How to Write a Convincing Buyers Letter and What Not to Say

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When it comes to buying a house, there are a many different factors that impact whether or not you’re able to close a sale. It goes without saying that the price you’re willing to pay, and the amount you put down are the biggest factors. But they’re not the only factors. A buyers letter can also play a meaningful role in whether or not someone sells you a house.
Buyers letters are exactly what they sound like. They’re a personalized letter that you send to a homeowner or home seller when you want to buy their home, stating your intention and offering up your case for why you should be the next person to own their home.
A good buyers letter will resonate with a homeowner, and might be enough to get them to sell you the house even if you can’t offer as large of a down payment as someone else. Or it could give you the edge in a competitive bidding war over a property when the seller is fielding multiple offers. Similarly, a bad buyers letter might make someone want to sell their house to anyone but you.
No pressure, right? HA! So how do you write a convincing letter? The good news is, it’s not hard to write a simple and effective buyers letter, as long as you. know what to mention (and what to leave out).

Tip #1: Keep It Short

Being concise is your friend when it comes to a buyers letter. Someone selling their home doesn’t have a ton of time to read through life stories, and you should assume that they’re getting buyers letters from multiple people. Get to the point, and don’t bore them with something that will take half a day to read. Your letter can probably be between 300 and 450 words, and certainly never needs to be longer than 500 words. It should never be longer than one page.

Tip #2: Be Honest and Personable

This is the most important part of a buyers letter. You want to be personable and open. Let them know who you are. Don’t give them your life story, but do give them something that makes you human. Let them know that your kid loves climbing trees so the backyard is perfect. Mention that it reminds you of your childhood house. Tell them how you just got relocated and feel fortunate to have found a place you want to call home in a new city. Don’t be afraid to be a little vulnerable.

Tip #3: Be Specific

Whenever you can, be as specific and exact as possible. Don’t say, “I love the backyard”. Instead say, “I loved the way the patio looks out over that beautiful oak tree”. Don’t say, “I like the neighborhood”. Instead say, “We would love to live so close to the downtown area. Alfred’s has our absolute favorite pizza and we can’t believe we could live within walking distance!”.
You get the idea. The more specific you are with examples about who you are and why you want the house, the more genuine you are going to appear. And the more likely you are to hit on something that really resonates with the buyer in a deeply personal way.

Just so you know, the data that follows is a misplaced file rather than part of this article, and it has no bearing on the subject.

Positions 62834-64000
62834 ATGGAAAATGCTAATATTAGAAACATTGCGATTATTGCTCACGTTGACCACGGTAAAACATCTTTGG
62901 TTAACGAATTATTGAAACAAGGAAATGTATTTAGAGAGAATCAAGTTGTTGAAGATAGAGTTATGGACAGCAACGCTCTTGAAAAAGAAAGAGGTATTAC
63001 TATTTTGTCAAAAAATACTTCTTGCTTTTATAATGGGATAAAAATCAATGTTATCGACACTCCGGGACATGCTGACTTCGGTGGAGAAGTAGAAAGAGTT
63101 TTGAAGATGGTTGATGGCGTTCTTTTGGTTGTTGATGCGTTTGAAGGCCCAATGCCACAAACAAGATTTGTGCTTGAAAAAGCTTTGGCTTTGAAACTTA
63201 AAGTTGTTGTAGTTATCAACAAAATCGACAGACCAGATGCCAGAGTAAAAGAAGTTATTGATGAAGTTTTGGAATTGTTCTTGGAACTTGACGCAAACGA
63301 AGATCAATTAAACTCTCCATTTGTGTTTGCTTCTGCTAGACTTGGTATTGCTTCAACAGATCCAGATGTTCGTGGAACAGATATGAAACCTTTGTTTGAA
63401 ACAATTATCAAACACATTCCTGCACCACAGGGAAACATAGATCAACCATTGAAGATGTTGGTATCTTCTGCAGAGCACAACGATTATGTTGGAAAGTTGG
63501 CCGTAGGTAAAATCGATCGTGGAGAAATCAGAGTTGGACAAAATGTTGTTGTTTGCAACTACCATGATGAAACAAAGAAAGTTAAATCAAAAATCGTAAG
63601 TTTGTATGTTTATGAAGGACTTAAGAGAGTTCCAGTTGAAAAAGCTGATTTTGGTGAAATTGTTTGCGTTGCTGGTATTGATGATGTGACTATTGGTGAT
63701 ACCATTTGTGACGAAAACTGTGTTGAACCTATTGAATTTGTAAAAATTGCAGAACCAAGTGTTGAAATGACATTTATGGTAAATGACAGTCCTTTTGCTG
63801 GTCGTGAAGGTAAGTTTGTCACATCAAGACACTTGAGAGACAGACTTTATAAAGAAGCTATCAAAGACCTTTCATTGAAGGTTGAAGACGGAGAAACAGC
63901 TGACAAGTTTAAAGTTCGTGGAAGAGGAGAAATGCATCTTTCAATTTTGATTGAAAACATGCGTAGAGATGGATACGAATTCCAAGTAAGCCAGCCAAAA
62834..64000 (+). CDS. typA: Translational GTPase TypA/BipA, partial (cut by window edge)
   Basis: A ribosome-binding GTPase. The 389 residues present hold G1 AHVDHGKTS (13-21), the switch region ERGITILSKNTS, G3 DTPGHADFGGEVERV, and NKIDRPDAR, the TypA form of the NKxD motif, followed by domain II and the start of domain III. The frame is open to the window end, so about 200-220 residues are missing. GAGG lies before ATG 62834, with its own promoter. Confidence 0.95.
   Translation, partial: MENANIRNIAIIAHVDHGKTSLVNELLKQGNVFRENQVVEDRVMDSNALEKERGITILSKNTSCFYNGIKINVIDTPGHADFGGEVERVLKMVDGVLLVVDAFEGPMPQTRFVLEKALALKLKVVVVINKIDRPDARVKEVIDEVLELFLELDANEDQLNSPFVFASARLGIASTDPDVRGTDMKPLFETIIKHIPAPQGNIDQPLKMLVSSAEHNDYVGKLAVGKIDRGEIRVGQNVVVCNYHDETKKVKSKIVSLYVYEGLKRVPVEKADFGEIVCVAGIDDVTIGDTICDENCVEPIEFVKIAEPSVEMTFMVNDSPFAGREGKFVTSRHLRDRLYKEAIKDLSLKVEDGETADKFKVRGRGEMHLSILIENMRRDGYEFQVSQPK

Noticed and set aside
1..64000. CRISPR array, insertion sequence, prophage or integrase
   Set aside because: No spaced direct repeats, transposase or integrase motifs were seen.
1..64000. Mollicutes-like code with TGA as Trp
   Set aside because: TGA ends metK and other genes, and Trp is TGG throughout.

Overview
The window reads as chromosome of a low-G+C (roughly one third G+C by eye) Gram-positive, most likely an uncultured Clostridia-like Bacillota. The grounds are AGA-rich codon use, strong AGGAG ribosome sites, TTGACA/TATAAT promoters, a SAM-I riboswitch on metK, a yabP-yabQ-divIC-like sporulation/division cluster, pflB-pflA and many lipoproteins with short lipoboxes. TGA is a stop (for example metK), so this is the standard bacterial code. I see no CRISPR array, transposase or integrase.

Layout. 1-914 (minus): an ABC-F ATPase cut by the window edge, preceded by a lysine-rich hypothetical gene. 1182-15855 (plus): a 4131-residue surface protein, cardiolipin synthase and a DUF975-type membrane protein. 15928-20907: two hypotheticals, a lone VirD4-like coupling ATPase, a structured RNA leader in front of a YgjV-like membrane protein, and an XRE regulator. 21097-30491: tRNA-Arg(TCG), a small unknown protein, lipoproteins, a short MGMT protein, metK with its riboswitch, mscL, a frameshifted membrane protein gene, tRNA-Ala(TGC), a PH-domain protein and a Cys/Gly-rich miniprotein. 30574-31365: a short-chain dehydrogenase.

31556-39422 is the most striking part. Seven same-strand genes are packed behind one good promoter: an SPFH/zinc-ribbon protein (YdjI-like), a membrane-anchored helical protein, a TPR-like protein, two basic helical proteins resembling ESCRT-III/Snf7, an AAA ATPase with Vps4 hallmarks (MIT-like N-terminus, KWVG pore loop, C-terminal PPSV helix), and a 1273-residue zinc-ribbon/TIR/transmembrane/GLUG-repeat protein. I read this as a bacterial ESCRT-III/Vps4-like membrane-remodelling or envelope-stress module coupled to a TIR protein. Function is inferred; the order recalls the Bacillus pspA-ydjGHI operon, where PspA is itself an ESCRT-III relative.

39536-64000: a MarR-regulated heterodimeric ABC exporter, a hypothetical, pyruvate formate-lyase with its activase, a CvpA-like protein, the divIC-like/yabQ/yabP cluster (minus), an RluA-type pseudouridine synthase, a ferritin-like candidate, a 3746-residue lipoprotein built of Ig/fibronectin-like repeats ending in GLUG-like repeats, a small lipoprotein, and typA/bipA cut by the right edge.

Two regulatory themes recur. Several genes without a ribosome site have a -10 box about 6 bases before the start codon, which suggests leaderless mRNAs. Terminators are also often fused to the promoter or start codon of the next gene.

Tip #4: Don’t Try to Guilt Trip

Always avoid guilt tripping. Don’t mention that you had a death in the family. Avoid saying that it’s been a bad year and you’re just looking for something good to happen. Don’t make it feel like it’s their obligation to sell their home to you. Remember, as much as a good buyers letter can help your cause when making an offer on a house, a seller is balancing a lot of factors including their own needs and timeline. If they feel that you’re trying to guilt them into choosing you, they could become resentful.

Tip #5: Be Passionate, but Not Over the Top

People selling their home often have a lot of sentimental value tied in it. In most cases, the seller is the person who lives or has lived on that property, sometimes for years or decades. Of course they feel an emotional attachment to it!
So they might feel more comfortable selling to someone whoa also feels a connection to the place. Be passionate about why exactly you love the home. Tell them how the kitchen is perfect for an avid chef like yourself, or the yard is the dream spot to teach your kid how to garden. But stop short of going over the top and sounding like a commercial.

Tip #6: Don’t Mention Plans to Alter or Remodel the Home

Remember, in all likelihood the seller also loves the home you’re trying to buy — just like you! They love the house, even if they’re selling it, and don’t want to see it ruined or even changed. So don’t mention any big plans to alter the home, or to remodel it or add on to it. It’s fine to have those plans, but keep them to yourself.

Tip #7: Know Your Audience

If you know anything about the seller (maybe you already met them at an open house) use that to your advantage when writing the letter. If the seller is an elderly person, don’t use lots of modern slang they may not understand. If you know anything about the seller’s hobbies or tastes, try to incorporate that into what you write. This will help you make a personal connection with the seller that could serve you well as they decide on offers.

Tip #8: Stay Positive

When in doubt, stay positive. Someone selling their home is going to feel much happier and more comfortable leaving it for a person with a positive attitude, who is grateful to be moving in.
Writing a convincing buyers letter doesn’t need to be a big process. Be yourself, be honest, and be personable, and you’ll greatly increase your chance of landing the home you’re trying to buy.

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